For as long as I can remember I’ve always loved surprising people.
There’s just something fun and magical about the look on a person’s face when they first take in the unexpected or unplanned. Holidays and birthdays, of course, help keep this as a semi-regular occurrence. Some holidays or birthdays we might nail it. Present the person with the unimaginable or something we know they would enjoy but have never verbally expressed an interest in.
Surprises can come in all shapes, sizes, monetary amounts and times of year. Some of the best ‘just because’ surprises are among my favorite.
My children are simple. I’ve been blessed to be able to surprise them with a not so simple announcement of a trip to Disneyland a few times (that never gets old). Then there is the ever simplistic return from the Dollar Tree with wall decals or a gag trick, which can light up their eyes just as easily.
They do their fair share of surprising me just as well. From a book, my son insisted to his grandmother I must have at Christmas, to watching how they interact with one another when they don’t know I’m looking. It’s the simple surprises, the everyday life surprises that bring me the most joy.
Yes, ‘everyday life surprises’ bring me joy. A simple wave to go ahead by a driver in another car, a person holding the door open for no reason other than it’s kind or a co-worker offering help in a time when I’m quietly trying just to make it all come together. Simple stuff, which reaps big and lasting reward.
In the true area of surprise, I’ve never been a gracious recipient. That’s a big admission, but it is both truth and fact. A fact which brought my mother much frustration and perhaps a little hurt as I grew up.
I was the kid that would grab a package from under the Christmas tree and announce, ‘Oh! It’s my new blow dryer,’ long before the wrapping was removed. I can still recall the look of defeat (for lack of a better word) on my mother’s face as I would do so. Being a kid and somewhat naïve, I would giggle and proceed to reveal my suspicion was correct. Now as a parent myself, I’m sure these moments robbed a bit of fun from my mother.
Well into my adult years I’ve continued to enjoy surprising those I love with a random act or surprise appearance or package. Up until most recently however, if I ever caught wind of a ‘surprise’ being planned for yours truly, well … That just can’t be.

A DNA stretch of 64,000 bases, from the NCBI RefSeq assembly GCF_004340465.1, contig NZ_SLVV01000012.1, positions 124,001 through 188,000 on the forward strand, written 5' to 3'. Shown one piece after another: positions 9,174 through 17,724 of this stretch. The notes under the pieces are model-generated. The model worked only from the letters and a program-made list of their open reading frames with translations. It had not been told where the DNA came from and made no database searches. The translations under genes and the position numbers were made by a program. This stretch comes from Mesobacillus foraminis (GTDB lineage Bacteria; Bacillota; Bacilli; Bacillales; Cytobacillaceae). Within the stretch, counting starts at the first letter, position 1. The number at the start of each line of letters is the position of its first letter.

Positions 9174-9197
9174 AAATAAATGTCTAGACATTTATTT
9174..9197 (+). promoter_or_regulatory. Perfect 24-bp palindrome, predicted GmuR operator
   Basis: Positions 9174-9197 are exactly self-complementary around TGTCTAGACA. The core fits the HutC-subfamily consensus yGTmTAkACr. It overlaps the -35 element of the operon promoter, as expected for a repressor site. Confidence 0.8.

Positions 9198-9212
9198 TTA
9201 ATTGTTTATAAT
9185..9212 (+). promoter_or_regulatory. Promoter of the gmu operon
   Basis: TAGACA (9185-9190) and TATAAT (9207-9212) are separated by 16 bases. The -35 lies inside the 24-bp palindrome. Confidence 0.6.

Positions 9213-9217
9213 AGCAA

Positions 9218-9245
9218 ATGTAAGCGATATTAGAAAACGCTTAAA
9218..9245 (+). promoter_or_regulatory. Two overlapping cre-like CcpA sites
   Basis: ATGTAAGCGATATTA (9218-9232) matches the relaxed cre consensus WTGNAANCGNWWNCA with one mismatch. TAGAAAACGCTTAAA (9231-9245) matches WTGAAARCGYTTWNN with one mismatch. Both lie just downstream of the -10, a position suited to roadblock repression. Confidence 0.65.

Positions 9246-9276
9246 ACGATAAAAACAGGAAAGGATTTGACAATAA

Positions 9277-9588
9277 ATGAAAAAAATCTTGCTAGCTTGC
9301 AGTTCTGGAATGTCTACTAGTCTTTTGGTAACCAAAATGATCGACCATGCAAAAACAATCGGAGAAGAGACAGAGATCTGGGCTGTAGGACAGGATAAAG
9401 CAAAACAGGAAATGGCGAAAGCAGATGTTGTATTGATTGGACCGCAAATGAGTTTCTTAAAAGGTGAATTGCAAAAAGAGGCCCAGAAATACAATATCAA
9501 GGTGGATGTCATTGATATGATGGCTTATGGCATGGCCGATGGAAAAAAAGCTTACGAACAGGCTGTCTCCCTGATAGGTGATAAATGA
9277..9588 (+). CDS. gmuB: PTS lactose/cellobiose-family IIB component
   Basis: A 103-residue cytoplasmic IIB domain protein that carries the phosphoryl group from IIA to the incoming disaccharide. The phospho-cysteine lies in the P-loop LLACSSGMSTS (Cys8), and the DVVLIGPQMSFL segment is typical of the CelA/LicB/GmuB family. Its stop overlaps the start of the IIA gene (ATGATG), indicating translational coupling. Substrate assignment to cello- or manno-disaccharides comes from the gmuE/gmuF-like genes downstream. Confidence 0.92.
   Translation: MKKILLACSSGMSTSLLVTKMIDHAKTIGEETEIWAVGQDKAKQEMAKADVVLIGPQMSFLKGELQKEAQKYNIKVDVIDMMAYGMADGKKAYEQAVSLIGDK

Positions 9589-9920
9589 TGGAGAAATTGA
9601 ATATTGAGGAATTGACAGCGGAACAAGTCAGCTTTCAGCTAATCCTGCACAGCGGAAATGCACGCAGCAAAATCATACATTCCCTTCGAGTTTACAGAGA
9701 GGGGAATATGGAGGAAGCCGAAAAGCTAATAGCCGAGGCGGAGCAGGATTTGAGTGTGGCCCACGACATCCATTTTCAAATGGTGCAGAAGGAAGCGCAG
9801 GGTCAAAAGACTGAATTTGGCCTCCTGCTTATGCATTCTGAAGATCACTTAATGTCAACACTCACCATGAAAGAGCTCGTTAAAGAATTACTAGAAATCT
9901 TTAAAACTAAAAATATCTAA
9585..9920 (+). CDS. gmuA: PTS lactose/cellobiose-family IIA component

In true control freak fashion, I would spin, both literally and figuratively. The ‘need’ to know, enough to make one mentally exhausted and perhaps serve as a sick punishment to anyone in the know.
The beauty of growing older, the gift of self-reflection is the ability to not only see and recognize our shortcomings, but work to improve them.
In the last six months, a few surprises have come my way. Some were brought forth completely out of the blue, while others I was given little if any forewarning about. It’s a fantastic thing to no longer feel the ‘need’ to have to know and control every aspect of your life. The ability to truly surrender is both empowering and freeing, oddly enough.
As I recently shared with a girlfriend, what I’ve come to learn most about surprises and people wanting to surprise us is … we should let them. The desire to find out is natural. The pursuit to learn of the surprise before it’s revealed, is selfish. Yes, the moment we obsess over because we ‘have’ to know, is in essence stealing the joy from not just you but the person who has worked so hard to make it real for you.
After all … “Surprises are better than promises.” – unknown
Teresa Hammond is a staff reporter for The Oakdale Leader, The Riverbank News and The Escalon Times. She may be reached at firstname.lastname@example.org or by calling 847-3021.